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    I recently watched an animation called Casshern Sins. The entire series was pretty bleak with almost nothing aside from dead landscapes. On occasion though our characters ran into beautiful flower filled fields. Even with a nuclear war there will still be places untouched by radiation, probably deep valleys, and it doesn't even have to be nuclear. Post apocalyptic already designates your work as a type of fantasy so play with it a little. Could it have been an asteroid like what wiped out the dinosaurs? One large enough could easily choke out much of the world's life. It could be decades(or longer)before plant life ever starts growing again. Remember though about the environmental aspects. Unless everything is constantly covered in clouds you'll still have sunny days. How does that make the character feel? Why do they feel that way when its sunny and not gloomy with dark clouds? Perhaps your character has the opposite reaction, disliking sunny days and preferring cloud filled days. Should everything be barren in your story sunny days could be pretty depressing with no shade or anything to cool off under during summer months. Another thing to consider is how often your character runs into other people or destroyed cities and the like. Are these people violent and angry or hopeful? Are these cities just completely deserted or is everything just run to the ground with nothing left standing? Lastly, as I keep seeing posted, what drives your character? Is it hope or is it something else? Is your character(s) looking for something in particular? Is he(or are they)just trying to survive or is there something that gave them hope to keep going? Rumors about an isolated place that's safe and untouched could give someone the hope and determination to keep going for sure. I think the biggest thing though is not leaving your character alone all the time. One survived so there has to be more unless you've set yourself up for just one survivor. Humans weren't meant to be alone so contact every so often would be a great aspect to consider. There is a lot you can do with this type of writing and there are a lot of things to consider. Just take your time and consider the factors.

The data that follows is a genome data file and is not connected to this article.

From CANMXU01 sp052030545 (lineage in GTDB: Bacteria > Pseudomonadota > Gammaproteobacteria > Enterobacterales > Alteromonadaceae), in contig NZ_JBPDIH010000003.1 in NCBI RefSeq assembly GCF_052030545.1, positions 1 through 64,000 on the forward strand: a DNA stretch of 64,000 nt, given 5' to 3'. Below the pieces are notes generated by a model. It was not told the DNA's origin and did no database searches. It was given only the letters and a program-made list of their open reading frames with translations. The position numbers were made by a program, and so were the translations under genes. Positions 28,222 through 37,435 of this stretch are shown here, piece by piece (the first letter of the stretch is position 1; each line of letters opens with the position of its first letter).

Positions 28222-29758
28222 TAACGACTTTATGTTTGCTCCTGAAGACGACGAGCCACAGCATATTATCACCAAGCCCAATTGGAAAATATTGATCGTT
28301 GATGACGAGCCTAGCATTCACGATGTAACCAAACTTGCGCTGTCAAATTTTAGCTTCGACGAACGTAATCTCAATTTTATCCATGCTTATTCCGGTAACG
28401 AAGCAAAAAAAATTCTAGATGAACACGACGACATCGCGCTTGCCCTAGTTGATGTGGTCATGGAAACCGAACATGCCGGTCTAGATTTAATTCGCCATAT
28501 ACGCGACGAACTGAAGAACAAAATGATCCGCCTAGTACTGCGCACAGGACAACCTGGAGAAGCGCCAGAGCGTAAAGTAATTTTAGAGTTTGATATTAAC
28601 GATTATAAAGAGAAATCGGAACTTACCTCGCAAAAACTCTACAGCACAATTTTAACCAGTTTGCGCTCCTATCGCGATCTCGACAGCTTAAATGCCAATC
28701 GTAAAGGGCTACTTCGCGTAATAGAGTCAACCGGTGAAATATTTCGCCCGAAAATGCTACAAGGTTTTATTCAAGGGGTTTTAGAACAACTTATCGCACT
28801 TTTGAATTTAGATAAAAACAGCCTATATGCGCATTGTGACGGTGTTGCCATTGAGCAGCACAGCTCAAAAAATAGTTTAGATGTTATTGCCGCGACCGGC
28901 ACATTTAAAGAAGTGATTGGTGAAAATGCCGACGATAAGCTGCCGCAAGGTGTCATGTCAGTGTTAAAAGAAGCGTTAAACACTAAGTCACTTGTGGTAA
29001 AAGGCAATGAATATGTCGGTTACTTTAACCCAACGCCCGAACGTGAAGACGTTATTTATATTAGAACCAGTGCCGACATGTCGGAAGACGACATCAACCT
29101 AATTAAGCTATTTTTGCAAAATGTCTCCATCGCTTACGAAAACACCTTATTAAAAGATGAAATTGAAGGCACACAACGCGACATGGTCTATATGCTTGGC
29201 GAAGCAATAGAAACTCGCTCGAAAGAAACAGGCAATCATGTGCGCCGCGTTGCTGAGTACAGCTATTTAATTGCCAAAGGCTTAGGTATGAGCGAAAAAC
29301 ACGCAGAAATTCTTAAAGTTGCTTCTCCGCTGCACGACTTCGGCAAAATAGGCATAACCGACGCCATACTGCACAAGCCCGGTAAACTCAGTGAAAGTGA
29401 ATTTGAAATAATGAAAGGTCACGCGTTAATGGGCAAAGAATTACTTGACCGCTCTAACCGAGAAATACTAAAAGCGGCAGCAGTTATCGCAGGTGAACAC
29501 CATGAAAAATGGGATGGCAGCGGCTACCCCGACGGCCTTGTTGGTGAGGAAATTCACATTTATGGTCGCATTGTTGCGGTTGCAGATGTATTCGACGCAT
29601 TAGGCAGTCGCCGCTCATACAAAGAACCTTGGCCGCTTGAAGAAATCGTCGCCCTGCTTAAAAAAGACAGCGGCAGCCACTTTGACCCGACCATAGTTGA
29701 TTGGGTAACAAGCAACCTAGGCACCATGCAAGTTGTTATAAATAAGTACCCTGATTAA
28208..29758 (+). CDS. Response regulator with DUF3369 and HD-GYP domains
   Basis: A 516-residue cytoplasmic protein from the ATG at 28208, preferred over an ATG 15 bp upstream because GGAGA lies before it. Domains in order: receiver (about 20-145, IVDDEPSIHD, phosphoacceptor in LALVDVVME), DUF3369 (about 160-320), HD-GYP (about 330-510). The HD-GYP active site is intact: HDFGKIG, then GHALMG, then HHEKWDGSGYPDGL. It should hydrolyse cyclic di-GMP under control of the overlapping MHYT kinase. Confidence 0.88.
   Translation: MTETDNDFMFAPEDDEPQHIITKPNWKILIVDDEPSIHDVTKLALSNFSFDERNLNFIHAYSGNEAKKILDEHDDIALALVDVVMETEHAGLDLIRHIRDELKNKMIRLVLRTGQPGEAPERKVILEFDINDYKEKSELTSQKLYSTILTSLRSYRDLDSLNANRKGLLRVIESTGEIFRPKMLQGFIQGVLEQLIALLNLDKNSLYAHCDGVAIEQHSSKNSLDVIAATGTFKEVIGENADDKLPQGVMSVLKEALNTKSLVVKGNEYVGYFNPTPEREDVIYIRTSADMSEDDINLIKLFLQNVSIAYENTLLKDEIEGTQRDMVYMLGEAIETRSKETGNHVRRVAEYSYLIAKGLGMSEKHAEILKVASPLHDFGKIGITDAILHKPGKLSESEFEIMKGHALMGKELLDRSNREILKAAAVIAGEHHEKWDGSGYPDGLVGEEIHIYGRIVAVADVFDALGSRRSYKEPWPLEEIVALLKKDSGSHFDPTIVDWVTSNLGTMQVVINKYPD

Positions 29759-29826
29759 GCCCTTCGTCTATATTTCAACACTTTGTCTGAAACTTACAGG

12. lawnman
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    lawnman Member

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    I don't know if you would care to do this, but I have always wanted to either read or write a post-apocalyptic story with a lot of dark humour put into it. Not that it couldn't be bleak, but have the main character dealing with a lot of absurd situations and people. If you think about it I don't think its too much of a stretch to think that a lot of people going through a situation, or possibly from radiation exposure, like that wouldn't go insane.
     
  13. Cogito
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    Cogito Former Mod, Retired Supporter Contributor

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    Well, you could say Hitchhiker's Guide to the Galaxy is such a book. After all, it begins with the utter annihilation of the Earth.
     
  14. lawnman
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    Yes, I've read that, but I am more meaning a book where the character is still in the desolate and depressing nuclear waste.
     
  15. Sniper
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    Sniper New Member

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    John Hersey's "Hiroshima" is a true account of what happened in the city of Hiroshima following the dropping of the atomic bomb. It's noted halfway through the book that although the city is deserted, wildflowers are growing through the cracks in the pavement and are more beautiful than they have been before, in spite of all the waste and destruction around them. I always found that an interesting note, which few post-apoc. stories ever seem to touch on. And sometimes the smallest things are the most depressing; Fallout 3 captures that brilliantly. Having abandoned toys lying around amongst skeletons is one of their better touches.